Elsewhere today, U.K. jobless claims unexpectedly fell in December and a quarterly measure of unemployment also dropped, underlining the resilience of the labor market in the face of a weak economic recovery.
Last year’s fourth-quarter drop in U.S. exports contributed to a widening of the trade gap, which, combined with a smaller increase in inventories, caused the world’s largest economy to slow even as consumer spending and business investment probably accelerated. Gross domestic product expanded at a 0.7% annual rate, the worst performance in almost two years, according to a UBS forecast.
The Commerce Department’s GDP estimate for last quarter comes out on Jan. 30. The economy grew at a 3.1% rate in the previous three months.
Nonetheless, the fourth quarter ended on a positive note, according to data from the Institute for Supply Management. The Tempe, Arizona-based purchasers group’s export measure exceeded the break-even 50 level in December for the first time since May. The index’s three-month average leads similar changes in actual exports by a few months, according to UBS research.
China’s GDP rose 7.9% in the fourth quarter from a year earlier compared with a 7.4% gain in the previous period, the National Bureau of Statistics said last week. It marked the first pickup since the end of 2010. Industrial output in December climbed a more-than-projected 10.3% and fixed-asset investment for the year gained 20.6%.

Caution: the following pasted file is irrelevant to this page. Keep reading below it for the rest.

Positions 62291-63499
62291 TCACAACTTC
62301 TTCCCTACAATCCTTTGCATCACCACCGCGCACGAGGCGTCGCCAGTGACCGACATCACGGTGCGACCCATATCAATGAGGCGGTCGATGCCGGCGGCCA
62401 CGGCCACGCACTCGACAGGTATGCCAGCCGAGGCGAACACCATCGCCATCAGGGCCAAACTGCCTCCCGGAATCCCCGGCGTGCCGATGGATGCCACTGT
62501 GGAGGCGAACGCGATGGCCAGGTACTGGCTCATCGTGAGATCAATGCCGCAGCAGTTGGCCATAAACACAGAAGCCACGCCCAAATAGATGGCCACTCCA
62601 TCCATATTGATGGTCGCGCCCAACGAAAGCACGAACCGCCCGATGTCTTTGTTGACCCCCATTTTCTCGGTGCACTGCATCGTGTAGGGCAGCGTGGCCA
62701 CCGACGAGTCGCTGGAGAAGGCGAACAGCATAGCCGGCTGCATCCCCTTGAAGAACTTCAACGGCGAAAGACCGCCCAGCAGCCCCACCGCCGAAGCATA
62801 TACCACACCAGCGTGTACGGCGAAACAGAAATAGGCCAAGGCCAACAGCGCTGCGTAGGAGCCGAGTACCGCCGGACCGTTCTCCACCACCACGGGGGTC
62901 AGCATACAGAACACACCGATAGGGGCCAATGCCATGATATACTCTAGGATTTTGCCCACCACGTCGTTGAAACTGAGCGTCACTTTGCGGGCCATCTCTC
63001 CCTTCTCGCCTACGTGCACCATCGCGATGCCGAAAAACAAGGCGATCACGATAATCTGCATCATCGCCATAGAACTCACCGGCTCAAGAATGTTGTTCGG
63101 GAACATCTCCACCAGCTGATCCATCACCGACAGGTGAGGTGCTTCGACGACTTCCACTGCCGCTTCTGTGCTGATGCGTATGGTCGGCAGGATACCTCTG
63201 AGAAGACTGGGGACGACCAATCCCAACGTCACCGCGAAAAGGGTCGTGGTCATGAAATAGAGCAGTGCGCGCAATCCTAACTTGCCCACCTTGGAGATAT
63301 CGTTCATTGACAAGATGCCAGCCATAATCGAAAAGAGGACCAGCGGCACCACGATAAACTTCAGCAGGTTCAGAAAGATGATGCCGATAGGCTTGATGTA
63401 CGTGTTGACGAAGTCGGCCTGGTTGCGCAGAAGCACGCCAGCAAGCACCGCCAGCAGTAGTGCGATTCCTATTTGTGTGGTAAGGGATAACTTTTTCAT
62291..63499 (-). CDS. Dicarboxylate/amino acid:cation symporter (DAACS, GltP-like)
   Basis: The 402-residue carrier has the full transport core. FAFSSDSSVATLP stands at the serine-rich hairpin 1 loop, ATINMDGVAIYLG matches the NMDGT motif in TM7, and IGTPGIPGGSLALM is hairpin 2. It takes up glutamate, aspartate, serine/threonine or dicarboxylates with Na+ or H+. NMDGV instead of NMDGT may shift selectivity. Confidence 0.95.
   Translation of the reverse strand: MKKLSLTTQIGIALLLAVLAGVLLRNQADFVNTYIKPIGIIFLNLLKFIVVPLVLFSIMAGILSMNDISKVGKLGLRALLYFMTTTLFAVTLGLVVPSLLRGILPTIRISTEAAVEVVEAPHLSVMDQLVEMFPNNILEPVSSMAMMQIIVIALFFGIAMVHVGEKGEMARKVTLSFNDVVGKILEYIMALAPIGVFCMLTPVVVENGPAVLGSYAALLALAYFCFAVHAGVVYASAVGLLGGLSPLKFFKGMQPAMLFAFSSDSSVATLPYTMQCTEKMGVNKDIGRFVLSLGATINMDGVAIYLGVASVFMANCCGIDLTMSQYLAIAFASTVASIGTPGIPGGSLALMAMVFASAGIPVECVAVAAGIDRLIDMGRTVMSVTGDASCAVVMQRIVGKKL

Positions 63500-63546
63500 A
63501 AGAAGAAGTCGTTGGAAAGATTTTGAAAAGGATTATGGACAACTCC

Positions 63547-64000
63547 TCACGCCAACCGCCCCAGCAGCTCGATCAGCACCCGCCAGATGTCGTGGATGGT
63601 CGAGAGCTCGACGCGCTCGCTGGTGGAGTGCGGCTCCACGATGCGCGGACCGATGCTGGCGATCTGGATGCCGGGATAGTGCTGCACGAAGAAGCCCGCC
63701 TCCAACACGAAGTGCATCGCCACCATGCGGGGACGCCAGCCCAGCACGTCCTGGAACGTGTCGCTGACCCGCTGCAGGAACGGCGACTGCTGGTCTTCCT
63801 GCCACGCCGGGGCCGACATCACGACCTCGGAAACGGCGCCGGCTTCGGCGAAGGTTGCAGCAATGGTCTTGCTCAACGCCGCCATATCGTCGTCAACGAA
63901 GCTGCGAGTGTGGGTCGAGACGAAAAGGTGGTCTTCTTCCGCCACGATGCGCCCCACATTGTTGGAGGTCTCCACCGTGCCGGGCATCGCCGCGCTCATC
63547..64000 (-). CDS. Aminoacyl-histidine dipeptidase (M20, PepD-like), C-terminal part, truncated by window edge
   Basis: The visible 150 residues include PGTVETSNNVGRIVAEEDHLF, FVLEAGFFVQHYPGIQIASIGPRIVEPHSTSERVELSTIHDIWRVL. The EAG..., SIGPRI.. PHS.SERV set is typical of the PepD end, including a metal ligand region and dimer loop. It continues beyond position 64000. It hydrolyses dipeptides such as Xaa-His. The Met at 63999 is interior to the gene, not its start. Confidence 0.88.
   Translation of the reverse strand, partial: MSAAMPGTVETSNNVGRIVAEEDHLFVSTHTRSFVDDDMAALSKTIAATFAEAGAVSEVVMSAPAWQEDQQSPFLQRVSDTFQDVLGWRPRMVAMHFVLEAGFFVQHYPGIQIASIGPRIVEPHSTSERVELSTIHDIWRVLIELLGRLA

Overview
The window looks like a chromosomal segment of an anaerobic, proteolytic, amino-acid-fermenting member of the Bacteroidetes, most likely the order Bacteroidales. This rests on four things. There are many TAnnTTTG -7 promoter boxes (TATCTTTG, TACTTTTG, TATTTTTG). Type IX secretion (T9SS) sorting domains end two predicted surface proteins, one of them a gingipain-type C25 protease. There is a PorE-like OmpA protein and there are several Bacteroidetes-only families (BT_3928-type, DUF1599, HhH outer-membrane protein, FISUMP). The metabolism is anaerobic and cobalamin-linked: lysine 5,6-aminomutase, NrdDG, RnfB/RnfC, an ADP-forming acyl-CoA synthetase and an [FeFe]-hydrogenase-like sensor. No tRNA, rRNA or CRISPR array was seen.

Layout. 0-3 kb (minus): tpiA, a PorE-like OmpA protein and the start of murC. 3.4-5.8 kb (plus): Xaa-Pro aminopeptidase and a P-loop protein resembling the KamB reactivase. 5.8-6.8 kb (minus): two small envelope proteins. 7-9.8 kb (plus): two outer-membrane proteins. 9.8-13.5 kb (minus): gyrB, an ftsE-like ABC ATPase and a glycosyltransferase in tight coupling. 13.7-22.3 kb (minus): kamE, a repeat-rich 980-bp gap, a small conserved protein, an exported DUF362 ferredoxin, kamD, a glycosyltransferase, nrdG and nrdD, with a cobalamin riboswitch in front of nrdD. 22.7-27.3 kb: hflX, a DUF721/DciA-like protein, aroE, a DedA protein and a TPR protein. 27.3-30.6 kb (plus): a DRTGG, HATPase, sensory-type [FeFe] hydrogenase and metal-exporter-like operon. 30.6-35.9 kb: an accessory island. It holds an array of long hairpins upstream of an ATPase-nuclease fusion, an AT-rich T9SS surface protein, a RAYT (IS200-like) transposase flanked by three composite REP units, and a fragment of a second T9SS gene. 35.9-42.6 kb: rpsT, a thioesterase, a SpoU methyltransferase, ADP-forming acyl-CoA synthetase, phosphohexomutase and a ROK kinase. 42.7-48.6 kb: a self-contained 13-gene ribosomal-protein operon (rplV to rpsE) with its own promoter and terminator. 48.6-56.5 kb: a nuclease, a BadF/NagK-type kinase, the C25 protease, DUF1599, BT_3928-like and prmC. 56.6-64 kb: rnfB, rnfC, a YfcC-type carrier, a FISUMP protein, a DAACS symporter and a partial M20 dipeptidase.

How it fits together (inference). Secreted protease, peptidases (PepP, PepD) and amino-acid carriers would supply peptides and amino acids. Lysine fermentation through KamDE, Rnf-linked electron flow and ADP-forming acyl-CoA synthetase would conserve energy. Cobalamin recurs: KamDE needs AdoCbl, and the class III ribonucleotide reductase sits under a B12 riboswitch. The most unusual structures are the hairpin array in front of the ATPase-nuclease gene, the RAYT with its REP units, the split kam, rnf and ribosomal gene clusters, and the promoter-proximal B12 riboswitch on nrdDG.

The World Bank’s forecast for growth in developing countries this year compared with a 5.1% estimate for 2012. Latin America will grow 3.5%, up from 3% in 2012 and led by a rebound in Brazil, the bank said.
“As global trade picks up, we’ll gain market share in a growing market,” said Joseph Carson, director of global economic research at AllianceBernstein LP in New York. “The direction of trade continues to favor emerging markets, where about 57% of our exports now are directed,” which represents about a 20 percentage-point gain over the past decade, he said.